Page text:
Mired in our naiveté, we have learned to relegate the truly profound means of social change to the backseat, disguising it as some kind of undesired ends. Have we forgotten the role played by poetry in the Russian and French revolutions, or how about the Struggle for Indian Independence? Almost every literate Bengali was writing something or the other at the time of the partition of Bengal in 1906. So the utility of poetry in times of political struggle is obvious, but what about other times?
The utility of poetry, in ordinary times, was explained by American Poet Laureate, Robert Pinsky thus:
"I presume that the technology of poetry . . . evolved for specific uses: to hold things in memory, both within and beyond the individual life span; to achieve intensity and sensuous appeal; to express feelings rapidly and memorably. To share those feelings and ideas with companions, and also with the head and with those to come after us"
Essentially, therefore, poetry is a matter of evolution. Poets exist not because greeting card companies are running out of monkeys willing to work for bananas, poets exist because evolution is nothing if not the “naming of complex ideas”, and isn’t that exactly what Poets do? Plato banned poets from his utopian Republic because they concocted imagined worlds, yet one is forced to question: Isn’t Plato’s Republic based around an entirely imaginary word of “Ideas” or “Forms”? In this sense, Plato was a hypocrite. But we are on the verge committing the same mistake.
If the state of technological evolution of society could be measured by the kind of toys it makes, then surely, the level of cultural evolution could well be measured by its literature. Strangely enough though, we never bothered to ask ourselves the utility of toys, how then, do we have the temerity of asking ourselves the utility of Poetry? Utility is something that the evolution creates for us, not the other way around, we just go about seeking pleasure, not just any pleasure, but newer kinds of pleasure, for being so ahead in the evolutionary race has given us the curse of boredom, and hence if we’re not bored easily we’re not really human. I’m sure, J.L. Baird didn’t really wonder about the “utility” of television while he was inventing it, and who knew ARPANET would offer someday the kind of “utility” it offers today? Or look at it this way: who says “uselessness” is a vice? Utility is overrated. Let it not befool us into an immobile and decaying culture.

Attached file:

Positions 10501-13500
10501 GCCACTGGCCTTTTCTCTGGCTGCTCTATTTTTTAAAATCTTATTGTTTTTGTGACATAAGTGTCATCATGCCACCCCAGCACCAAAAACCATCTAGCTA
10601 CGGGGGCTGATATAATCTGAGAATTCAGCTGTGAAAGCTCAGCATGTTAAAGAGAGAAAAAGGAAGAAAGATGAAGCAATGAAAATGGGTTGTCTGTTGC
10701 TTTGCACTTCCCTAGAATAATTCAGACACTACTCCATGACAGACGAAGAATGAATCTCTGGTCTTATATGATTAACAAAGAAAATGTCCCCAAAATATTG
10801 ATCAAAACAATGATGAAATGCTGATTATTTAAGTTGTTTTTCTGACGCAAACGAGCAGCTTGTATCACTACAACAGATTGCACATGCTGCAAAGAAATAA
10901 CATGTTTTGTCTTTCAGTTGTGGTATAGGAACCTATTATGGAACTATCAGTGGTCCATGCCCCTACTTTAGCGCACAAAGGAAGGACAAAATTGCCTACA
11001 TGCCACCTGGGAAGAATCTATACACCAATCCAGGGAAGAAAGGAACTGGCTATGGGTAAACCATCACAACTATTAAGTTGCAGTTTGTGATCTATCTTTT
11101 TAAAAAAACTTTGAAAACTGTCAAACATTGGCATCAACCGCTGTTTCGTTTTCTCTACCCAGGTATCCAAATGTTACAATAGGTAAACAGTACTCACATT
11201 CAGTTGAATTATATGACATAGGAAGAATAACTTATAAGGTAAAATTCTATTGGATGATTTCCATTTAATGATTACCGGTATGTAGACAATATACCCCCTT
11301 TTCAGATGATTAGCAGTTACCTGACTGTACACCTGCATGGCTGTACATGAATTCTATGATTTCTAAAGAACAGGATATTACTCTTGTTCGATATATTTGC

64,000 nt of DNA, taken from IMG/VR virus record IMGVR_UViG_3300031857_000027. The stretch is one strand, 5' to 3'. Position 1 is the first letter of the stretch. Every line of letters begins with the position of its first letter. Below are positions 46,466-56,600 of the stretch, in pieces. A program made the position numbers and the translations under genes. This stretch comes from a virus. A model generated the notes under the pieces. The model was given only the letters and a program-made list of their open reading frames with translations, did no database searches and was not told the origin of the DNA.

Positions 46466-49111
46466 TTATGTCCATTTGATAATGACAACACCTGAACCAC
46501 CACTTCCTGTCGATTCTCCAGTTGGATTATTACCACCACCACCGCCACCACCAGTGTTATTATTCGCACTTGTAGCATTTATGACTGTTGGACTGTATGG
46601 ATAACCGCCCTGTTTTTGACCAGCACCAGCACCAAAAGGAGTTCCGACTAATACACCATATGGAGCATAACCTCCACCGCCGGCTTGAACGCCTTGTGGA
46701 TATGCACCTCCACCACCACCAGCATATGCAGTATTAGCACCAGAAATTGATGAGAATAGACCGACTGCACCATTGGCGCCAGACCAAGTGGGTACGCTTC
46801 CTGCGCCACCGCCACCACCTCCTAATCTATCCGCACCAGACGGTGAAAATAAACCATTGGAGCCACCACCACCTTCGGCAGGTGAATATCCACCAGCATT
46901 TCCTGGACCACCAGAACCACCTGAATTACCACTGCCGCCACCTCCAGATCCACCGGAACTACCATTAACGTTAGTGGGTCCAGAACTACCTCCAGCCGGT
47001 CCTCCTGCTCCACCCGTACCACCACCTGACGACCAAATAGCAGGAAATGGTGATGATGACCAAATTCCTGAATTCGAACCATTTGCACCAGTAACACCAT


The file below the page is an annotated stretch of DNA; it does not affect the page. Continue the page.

Ultimately, poetry is a tool that will help us evolve. Yes, it’s difficult to do something we hate but then, who said evolution was a painless process? To put it in terms of Gandhian philosophy: If I am to beat the crap out of my enemy, I must beat the crap out of myself first. So, if our enemy today is a mechanized, stagnant society, then all we have to do is quarrel with ourselves to show how wrong we truly are about ourselves.
The contemporary poet Adrienne Rich wrote:
“Poetry wrenches around our ideas about our lives . . . Poetry will always pick a quarrel with the found place, the refuge, the sanctuary . . . Even though the poet, a human being with many anxious fears, might want just to rest, acclimate, adjust, become naturalized, learn to write in a new landscape, a new language, poetry will go on harassing the poet until, and unless, it is driven away.”
But what is this “found place”, this “refuge”, this “sanctuary”? It is the now, the here. The idea is not to grow too comfortable in your environment, not to become too comfortable with yourself, for remember “pacifism is not something to hide behind”. So kids, do try this at home: pick a fight with yourself, see if what comes out is anything but poetry.
[Download A pdf version of this essay]